The old Windsor Park Hotel comes down

Located at 2300 Connecticut Avenue, NW, in Kalorama Heights, the original Windsor Park Hotel was always a bit ungainly, even when it was new. It was far too massive and ordinary for its distinctive residential location, cheek by jowl with such distinctive neighbors as the embassies of France and the Netherlands, the impressive Woodward apartments, and Harry Wardman's magnificent Dresden building. Now the old hotel building is finally being torn down. Plans are to replace it with an equally large but hopefully more distinctive structure.

Postcard rendering of the Windsor Park (author's collection).

The Windsor Park was constructed in 1949 as a semi-residential hotel; about half of the residents were permanent, and it had the feel more of an apartment house than a hotel. Part of the space was leased to the British government for use by its embassy. In the late 1950s, new owners tried to emphasize the hotel aspects more. They expanded by acquiring a 5-story building across the street at 2116 Kalorama Road that had been constructed in 1926. It became an extension of the hotel. They also reclaimed the space previously leased out to the British. Altogether, the Windsor Park grew to 300 rooms.

The hotel lounge in the 1960s.

The dining room in the 1960s (postcards from author's collection).

The sixties passed uneventfully, at least as far as the Windsor Park is concerned, and then President Nixon visited China in 1972. Suddenly Chinese diplomats were arriving in Washington in need of both offices and living spaces. An early contingent stayed at the Mayflower Hotel, as officials searched for a place that was large enough and offered space for both residences and offices. The Windsor Park fit the bill, and the Chinese government purchased the 1950 hotel building in late 1973. Having sold its original building, the hotel downsized to just the 1926 building on Kalorama Road, where it continues in business to this day.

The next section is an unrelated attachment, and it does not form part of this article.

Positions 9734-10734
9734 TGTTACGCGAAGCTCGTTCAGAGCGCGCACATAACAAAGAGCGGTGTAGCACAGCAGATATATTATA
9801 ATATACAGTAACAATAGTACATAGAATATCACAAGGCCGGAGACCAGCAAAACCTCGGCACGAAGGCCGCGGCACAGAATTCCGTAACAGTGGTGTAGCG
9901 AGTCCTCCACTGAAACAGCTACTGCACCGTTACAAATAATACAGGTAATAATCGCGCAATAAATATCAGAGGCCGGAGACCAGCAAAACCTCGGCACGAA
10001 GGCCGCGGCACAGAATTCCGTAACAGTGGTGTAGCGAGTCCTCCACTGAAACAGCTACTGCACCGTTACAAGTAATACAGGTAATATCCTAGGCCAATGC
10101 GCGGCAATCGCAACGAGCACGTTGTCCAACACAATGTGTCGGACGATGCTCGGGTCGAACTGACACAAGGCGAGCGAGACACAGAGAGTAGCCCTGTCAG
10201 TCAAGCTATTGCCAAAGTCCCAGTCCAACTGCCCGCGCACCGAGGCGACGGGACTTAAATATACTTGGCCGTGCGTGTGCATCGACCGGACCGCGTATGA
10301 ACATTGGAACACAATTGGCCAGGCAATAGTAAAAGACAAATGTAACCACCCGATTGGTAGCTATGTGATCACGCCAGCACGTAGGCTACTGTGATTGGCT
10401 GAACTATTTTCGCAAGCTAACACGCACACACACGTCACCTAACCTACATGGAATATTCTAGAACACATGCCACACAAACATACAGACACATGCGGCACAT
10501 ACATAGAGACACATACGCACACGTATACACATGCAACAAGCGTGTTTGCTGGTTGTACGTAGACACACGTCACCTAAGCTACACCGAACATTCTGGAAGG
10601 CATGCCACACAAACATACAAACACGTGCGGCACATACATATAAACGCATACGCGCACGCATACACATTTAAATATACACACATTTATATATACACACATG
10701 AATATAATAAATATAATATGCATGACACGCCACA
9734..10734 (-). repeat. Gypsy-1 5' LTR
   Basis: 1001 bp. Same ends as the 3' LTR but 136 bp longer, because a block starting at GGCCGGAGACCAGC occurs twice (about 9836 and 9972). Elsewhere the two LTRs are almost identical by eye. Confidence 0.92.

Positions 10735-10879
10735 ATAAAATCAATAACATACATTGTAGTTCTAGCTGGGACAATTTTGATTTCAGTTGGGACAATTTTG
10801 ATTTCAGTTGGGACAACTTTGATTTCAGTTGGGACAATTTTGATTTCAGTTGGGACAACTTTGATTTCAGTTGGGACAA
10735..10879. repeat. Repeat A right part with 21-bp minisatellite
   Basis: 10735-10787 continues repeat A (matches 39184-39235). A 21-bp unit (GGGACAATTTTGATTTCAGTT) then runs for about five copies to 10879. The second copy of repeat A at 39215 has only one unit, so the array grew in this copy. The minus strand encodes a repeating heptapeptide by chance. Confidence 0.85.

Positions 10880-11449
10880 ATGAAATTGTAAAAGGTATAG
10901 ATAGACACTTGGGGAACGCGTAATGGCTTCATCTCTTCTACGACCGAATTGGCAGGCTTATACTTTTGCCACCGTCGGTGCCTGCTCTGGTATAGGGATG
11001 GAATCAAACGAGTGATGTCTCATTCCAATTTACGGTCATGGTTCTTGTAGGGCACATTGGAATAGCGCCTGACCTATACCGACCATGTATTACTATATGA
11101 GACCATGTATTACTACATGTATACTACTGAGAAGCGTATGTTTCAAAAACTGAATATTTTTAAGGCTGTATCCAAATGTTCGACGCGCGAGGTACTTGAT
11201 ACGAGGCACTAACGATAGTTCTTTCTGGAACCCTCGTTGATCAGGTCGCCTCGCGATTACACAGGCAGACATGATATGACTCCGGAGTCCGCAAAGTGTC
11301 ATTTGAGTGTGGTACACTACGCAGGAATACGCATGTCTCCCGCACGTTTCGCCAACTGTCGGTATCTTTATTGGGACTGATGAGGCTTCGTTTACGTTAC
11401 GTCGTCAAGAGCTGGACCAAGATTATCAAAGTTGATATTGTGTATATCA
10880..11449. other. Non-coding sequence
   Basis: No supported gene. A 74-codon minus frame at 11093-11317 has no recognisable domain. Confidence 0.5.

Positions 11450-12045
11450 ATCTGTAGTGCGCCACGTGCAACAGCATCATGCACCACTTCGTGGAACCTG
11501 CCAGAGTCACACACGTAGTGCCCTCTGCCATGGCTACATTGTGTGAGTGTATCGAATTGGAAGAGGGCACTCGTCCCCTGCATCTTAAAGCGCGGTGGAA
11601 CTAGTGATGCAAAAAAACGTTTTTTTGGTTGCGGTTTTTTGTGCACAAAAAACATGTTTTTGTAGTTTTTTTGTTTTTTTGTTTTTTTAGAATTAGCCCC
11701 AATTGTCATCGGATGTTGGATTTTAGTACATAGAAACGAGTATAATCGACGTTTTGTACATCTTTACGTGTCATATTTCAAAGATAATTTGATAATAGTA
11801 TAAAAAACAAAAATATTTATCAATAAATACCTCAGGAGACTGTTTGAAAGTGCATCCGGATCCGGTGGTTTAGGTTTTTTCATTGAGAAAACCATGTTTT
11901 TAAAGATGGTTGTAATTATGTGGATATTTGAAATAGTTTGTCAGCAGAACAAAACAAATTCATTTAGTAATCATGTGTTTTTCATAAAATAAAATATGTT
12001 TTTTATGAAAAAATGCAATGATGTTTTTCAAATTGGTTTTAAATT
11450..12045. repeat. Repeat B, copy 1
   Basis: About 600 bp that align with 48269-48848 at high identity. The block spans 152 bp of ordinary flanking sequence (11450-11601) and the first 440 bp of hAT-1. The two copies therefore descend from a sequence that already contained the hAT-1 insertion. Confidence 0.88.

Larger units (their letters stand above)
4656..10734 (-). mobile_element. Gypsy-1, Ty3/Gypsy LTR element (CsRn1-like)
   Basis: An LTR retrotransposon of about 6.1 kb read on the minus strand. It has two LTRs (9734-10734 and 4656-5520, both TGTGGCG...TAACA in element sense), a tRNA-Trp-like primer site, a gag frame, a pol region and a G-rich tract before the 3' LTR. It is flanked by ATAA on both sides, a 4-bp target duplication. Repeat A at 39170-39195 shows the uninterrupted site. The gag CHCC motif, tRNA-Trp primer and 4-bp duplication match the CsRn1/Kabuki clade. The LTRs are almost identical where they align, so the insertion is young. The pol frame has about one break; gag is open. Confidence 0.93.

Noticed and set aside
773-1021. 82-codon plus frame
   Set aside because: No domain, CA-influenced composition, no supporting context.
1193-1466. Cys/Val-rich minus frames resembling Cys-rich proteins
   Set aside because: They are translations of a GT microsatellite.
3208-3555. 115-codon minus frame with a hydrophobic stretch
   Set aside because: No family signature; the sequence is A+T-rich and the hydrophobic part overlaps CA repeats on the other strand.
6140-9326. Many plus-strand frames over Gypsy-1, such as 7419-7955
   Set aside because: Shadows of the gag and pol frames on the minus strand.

The building in May 2012, waiting to be torn down (photo by the author).

The Chinese stayed at the old hotel for more than three decades. A new embassy complex was finished on Van Ness Street NW in 2009 and new residential units on Porter Street NW in 2010. The Chinese government has retained ownership of the property, and once demolition of the old hotel building is complete, a new residential complex, designed by Esocoff & Associates, is to replace it.


  1. That is a singularly unattractive building. I join you in hoping something more distinctive replaces it!

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